Continuing the countdown of Vinyl Connection’s seventy favourite albums from 1970. The first part is here.
60 ERIC BURDON & WAR — Eric Burdon Declares War
Born in the industrial north of the UK, Eric Burdon disbanded The Animals (by this time pre-fixed by his name) and in late 1969 teamed up with US funk-rock band War. This, their first album, is and ambitious but unfocused amalgam of funky grooves, jazzy interlude and lots of quasi-psychedelic noodling. In addition to the slightly unsettling cover, it also includes the single “Spill the wine”, a slightly bizarre but insanely catchy song that is worth the price of admission on its own. Well, almost.
59 COLOSSEUM — Daughter of Time
There is powerful music on UK progressive outfit Colosseum’s third album. Big sound and big arrangements. There are also the mighty lungs of singer Chris Farlowe (who also sang with Atomic Rooster). Play when you’re having it large.
58 TIM BUCKLEY — Starsailor
If you have ever swooned to the heartbreakingly beautiful “Song to the Siren”, performed either by This Mortal Coil or by the song’s writer Tim Buckley, then you might be tempted to seek out the album on which it appeared: 1970’s Starsailor. Be warned: this is not an album for the faint-hearted. Having started as a fairly straight-forward American folkie, Buckley incorporated jazz influences (try the excellent Blue Afternoon) then kinda got weird. Experimental. Uncompromising. Avant-garde, even. His phenomenal vocal range is fully explored here, with results that are sometimes jaw-droppingly awesome, sometimes put-a-pillow-over-your-head. Not the easiest place to start with Buckley Snr.
Footnote: Your correspondent imported this CD from the US (for a silly sum of money) to get one indecipherable line from one song. Yes, I know. It was pre internet.
57 JOHN RENBOURN — The Lady and the Unicorn
Something of a pair with his previous album, this gorgeous LP showcases John Renbourn’s wonderful guitar playing and eclectic influences. It is an instrumental album of elegant beauty, showing that although Bert Jansch was the more lauded guitarist in Pentangle, Renbourn was a master too. If I have a slight preference for its predecessor, the extravagantly titled Sir John Alot of Merrie Englandes Musyk Thyng & Ye Grene Knyghte, the extra points are mostly for first creating such a pleasing mix of traditional folk, medieval melodies, blues, and jazz. Thirty-five minutes of guitar bliss, with bonus glockenspiel, harmonium and recorder.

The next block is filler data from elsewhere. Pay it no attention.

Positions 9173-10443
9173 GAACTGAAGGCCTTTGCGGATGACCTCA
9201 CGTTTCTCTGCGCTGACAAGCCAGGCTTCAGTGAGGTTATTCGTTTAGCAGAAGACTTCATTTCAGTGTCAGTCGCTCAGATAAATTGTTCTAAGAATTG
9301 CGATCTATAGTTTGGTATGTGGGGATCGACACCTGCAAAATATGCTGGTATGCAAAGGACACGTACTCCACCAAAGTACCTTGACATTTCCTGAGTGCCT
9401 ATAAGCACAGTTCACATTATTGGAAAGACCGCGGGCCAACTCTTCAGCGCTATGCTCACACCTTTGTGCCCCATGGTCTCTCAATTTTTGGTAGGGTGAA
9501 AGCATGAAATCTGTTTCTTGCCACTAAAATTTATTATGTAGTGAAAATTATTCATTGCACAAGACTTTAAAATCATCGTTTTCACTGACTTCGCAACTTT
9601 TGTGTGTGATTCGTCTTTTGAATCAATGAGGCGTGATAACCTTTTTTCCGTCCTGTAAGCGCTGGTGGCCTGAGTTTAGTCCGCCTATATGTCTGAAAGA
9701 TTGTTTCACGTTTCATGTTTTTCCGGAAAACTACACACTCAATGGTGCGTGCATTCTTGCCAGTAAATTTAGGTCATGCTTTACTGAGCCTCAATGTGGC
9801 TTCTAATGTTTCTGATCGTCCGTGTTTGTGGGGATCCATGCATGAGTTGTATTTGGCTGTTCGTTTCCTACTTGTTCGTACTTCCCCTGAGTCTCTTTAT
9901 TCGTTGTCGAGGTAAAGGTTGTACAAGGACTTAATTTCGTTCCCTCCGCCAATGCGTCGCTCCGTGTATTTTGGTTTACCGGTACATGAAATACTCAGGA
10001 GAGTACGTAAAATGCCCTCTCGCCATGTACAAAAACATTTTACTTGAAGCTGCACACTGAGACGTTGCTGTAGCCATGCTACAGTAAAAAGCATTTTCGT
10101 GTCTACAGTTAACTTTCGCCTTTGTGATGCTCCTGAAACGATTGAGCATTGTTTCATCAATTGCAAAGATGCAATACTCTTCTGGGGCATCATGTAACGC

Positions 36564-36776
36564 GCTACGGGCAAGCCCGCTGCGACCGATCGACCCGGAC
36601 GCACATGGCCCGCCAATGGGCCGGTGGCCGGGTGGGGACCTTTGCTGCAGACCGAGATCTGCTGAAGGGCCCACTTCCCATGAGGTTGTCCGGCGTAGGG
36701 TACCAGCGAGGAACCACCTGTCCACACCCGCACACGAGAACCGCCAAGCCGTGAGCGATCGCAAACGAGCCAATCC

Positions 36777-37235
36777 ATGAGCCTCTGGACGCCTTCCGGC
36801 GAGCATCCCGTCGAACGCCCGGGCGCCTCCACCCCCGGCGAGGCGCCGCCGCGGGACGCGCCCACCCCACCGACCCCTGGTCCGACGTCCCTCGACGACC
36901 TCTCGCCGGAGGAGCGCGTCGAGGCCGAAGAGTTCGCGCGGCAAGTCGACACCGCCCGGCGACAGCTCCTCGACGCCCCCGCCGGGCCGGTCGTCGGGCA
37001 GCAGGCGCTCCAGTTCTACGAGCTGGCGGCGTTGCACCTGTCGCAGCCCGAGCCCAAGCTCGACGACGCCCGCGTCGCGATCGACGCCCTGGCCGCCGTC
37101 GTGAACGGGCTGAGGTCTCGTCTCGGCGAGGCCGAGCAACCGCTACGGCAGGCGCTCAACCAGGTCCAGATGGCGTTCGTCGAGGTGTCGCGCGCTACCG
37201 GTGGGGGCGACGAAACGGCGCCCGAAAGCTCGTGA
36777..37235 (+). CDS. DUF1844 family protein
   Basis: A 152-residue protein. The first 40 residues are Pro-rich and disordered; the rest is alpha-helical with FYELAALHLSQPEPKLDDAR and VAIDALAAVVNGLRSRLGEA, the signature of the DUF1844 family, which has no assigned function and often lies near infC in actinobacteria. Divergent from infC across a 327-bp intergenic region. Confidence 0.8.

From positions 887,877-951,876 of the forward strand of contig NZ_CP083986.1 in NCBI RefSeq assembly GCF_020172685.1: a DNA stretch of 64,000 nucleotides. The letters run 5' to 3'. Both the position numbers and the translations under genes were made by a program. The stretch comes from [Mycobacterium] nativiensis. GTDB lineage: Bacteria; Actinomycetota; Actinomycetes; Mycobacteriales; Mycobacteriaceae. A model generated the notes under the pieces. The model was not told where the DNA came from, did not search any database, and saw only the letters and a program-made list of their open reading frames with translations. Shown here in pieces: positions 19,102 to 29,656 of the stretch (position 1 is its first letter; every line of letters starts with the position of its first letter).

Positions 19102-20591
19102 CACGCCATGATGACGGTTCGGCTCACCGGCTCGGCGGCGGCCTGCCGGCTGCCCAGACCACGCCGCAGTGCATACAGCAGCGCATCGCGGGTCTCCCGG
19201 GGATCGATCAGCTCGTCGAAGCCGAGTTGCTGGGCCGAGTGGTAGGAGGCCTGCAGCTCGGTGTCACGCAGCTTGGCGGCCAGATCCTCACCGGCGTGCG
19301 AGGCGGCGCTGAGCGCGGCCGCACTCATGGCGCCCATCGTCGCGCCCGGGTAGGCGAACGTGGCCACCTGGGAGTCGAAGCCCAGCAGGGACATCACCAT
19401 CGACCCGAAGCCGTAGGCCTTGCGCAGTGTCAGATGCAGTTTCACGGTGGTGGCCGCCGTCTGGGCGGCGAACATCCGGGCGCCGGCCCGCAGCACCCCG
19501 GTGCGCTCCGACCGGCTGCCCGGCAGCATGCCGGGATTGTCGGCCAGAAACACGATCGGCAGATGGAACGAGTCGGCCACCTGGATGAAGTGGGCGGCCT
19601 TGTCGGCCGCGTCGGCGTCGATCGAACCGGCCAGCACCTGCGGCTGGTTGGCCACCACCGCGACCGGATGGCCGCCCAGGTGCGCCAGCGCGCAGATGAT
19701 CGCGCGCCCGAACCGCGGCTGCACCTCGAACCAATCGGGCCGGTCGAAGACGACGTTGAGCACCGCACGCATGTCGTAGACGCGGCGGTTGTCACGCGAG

56 VASHTI BUNYAN — Just Another Diamond Day
Ethereal folk music stylings and whimsical lyrics give this unusual album a sparse beauty and a beguiling simplicity. It is like a bucolic sprite materialising from mystic Avalon. Featherlight and delicate as an origami swallow.
55 CARAVAN — If I Could Do It All Over Again I’d Do It All Over You
Caravan’s twee 1971 single “Golf Girl” pops up on compilations now and then. It was also covered, with due gravitas, by Neil of The Young Ones. But the Canterbury band were much more than that silly song. This was their second album, and showcases the clever musical constructions, fabulous playing and cascades of ideas that characterise Caravan. Not many progressive bands managed to combine such appealing melodies with complex composition. “Hello Hello” is an example of the former, what became known as the “For Richard” suite exemplifies the latter. Cheerful, entertaining and accessible prog.
54 FUNKADELIC — Free Your Mind And Your Ass Will Follow
Man, this is stretchy stuff. Funky, edgy, stoned and ecstatic, all at the same time. Without doubt one of the best album titles ever, the LP—despite being very short—lives up to the promise of the cover. At times sounding like a collision between an experimental rock outfit and a feverish funk band, recorded and spliced together by an engineer out of their gourd on acid, Free Your Mind is sometimes unsettling but eccentrically exciting. Part Mothers of Invention, part Faust, this and Maggot Brain really are worth investigating.
53 JOHNNY JENKINS — Ton-Ton Macoute!
As electric-swamp-funk-blues albums go, this one is an overlooked classic. Johnny Jenkins once hired Otis Redding as his singer, and around 1968 was going to work with Duane Allman on a solo album, but Allman instead formed a band with his brother Gregg, leading to Johnny Jenkins recording new vocals and putting out his own LP. It’s a corker. Opening with a cover of Dr John’s “I walk on gilded splinters”, there is plenty of feverish swampy grooving and sweaty blues rock. Duane stars, but the whole ensemble is tight and sexy. Highly recommended.
52 DAVID BOWIE — The Man Who Sold The World
As a transitional album between the innocent folk-rock and whimsy of David Bowie (aka Space Oddity) and the developing songwriting of Hunky Dory, TMWSTW might be expected to be uncertain. Not so. Confidence and bravado abound, particularly in much of Mick Ronson’s guitar work, which bristles with attitude. “She shook me cold” is heavy as fuck while “All the madmen” points towards Bowie’s developing personas and, indeed, towards Ziggy. And don’t forget the marvellous title track, famously revived by Kurt Cobain for MTV Unplugged.
51 JETHRO TULL — Benefit
Jethro Tull’s third album is often overshadowed by the one that followed it. Aqualung was a hit at the time and is still making converts to Tull’s folk-influenced progressive rock. But Benefit is a terrific album, chock full of strong songs, robust arrangements and invention that never sounds indulgent. The US first release substituted “Teacher” for “Inside” while some CD re-issues also include the marvellous “Witch’s promise” and “Singing all day”. If you never really went beyond Aqualung and Thick As A Brick, try this one.
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